I came across an interesting article titled Racism vs. Discrimination: Why The Distinction Matters.
Here’s an immensely brief summary of the principal part (I think).
Starts with the definition.
Racism is the belief that personality, behavior, competence, or anything that relates to the quality of humanity aspects can be valued based solely on race.
Thinking that white candidates are more qualified than black candidates (with similar experiences) is racist. Thinking that Asian people are way better in Math is racist.
It somewhat shows that we, humans, have contentions about how people would behave based on their race. This contentions make us perform such racist acts subconsciously.
The simplest explanation would be the following. If racism is a belief and only works in our mind, discrimination is the act upon the belief.
When we assume that white candidates are more trustworthy, we are being racist. When we don’t just believe it and deliberately set the hiring process so that the white candidates dominate the organisation, we are being discriminative.
The root of the problem?
It’s started as humans are biased. We enjoy talking to more attractive people than less attractive ones. We are more serious when taking advices or knowledges from those who have higher degree. We think that those who don’t work hard is lazy. We presume that women are nicer than men. It’s all bias.
In essence, when someone proclaims a racist thought, he/she is substantiating an existing system of suppression that judges other people’s quality based solely on race.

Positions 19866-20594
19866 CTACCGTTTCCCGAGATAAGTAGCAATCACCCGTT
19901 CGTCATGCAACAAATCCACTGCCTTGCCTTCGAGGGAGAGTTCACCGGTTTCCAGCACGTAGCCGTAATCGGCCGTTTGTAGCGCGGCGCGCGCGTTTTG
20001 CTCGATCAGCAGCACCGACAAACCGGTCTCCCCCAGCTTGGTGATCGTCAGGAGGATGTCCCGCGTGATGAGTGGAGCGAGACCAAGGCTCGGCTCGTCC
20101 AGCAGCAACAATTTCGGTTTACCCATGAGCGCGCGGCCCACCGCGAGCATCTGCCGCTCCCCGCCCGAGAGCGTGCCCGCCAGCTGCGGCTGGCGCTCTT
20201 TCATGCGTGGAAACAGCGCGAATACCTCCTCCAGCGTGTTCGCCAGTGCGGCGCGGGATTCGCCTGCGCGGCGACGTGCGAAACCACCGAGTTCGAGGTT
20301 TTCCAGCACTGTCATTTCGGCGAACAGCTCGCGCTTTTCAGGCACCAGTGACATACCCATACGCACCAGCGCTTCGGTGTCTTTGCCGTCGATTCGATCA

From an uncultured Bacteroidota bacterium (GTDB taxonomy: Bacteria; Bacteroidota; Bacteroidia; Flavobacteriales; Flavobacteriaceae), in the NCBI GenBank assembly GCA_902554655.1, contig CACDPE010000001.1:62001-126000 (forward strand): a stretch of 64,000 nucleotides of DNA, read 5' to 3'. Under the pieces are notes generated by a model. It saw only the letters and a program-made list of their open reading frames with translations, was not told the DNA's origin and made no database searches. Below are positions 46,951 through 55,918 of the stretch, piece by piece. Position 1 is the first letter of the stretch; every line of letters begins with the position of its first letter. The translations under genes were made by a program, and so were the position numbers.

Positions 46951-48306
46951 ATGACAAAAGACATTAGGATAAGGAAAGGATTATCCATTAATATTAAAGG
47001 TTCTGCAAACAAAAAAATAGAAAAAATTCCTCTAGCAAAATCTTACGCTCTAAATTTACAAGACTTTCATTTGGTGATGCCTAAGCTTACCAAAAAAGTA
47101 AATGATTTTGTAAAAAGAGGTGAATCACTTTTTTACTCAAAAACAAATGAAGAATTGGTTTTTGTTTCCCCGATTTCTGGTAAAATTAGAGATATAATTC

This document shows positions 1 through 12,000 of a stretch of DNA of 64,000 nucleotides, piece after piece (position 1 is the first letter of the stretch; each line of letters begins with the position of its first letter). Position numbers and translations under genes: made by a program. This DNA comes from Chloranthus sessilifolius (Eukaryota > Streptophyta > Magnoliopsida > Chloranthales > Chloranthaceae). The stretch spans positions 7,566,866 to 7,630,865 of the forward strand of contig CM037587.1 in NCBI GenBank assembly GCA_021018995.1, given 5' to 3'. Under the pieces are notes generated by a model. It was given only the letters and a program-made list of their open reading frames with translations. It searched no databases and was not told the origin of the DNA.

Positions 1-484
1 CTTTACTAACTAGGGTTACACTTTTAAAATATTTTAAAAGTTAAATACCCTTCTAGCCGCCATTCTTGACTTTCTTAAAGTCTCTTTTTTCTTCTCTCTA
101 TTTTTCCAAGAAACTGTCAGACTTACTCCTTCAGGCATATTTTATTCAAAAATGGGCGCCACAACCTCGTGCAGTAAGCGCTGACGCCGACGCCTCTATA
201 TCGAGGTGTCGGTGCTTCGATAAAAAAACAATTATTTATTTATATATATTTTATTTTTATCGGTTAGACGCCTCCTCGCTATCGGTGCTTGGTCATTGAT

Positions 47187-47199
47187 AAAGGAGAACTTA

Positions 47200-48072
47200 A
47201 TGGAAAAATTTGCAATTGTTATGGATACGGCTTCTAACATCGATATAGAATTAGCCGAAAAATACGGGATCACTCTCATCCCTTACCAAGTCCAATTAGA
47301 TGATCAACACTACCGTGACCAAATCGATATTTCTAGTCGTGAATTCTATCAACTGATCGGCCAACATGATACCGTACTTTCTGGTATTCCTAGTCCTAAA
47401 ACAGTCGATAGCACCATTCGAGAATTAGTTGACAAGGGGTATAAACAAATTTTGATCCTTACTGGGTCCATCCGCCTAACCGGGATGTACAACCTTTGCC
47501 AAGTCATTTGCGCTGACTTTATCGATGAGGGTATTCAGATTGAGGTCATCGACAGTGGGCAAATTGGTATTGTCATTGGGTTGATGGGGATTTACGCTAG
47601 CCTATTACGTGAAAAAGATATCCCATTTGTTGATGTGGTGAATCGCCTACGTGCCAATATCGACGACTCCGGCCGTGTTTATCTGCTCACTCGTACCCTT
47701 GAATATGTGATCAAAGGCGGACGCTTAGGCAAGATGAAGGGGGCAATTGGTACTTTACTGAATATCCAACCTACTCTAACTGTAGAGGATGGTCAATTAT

This causes traumatic experiences. If you had been beaten or harassed as a child, how would you feel about others making jokes about your pain, or making off-handed remarks that remind you of the worst day in your life? If you asked them not to mention the event again, how would you feel when they told you to “lighten up” or “stop being so sensitive”?
On the other side, would you make a joke about cancer to someone who’s struggling with lymphoma?
When we express racist thoughts (even subconsciously) to a person and that person tells us that we have put pains in them, what should we do? Telling that it wasn’t racist is not the solution.
Think of it like this. If you accidentally kick someone and they say, “you kicked me,” would you say “no I didn’t?”. Most likely, even if you didn’t realize that you did it, you would apologize.
Apologize is the best way to deal with accusations of racism. Apologize that you have judges their humanity aspects solely based on their race. Apologize that, as a human, you are biased. Then, ask yourself what you have said that caused them to react like so.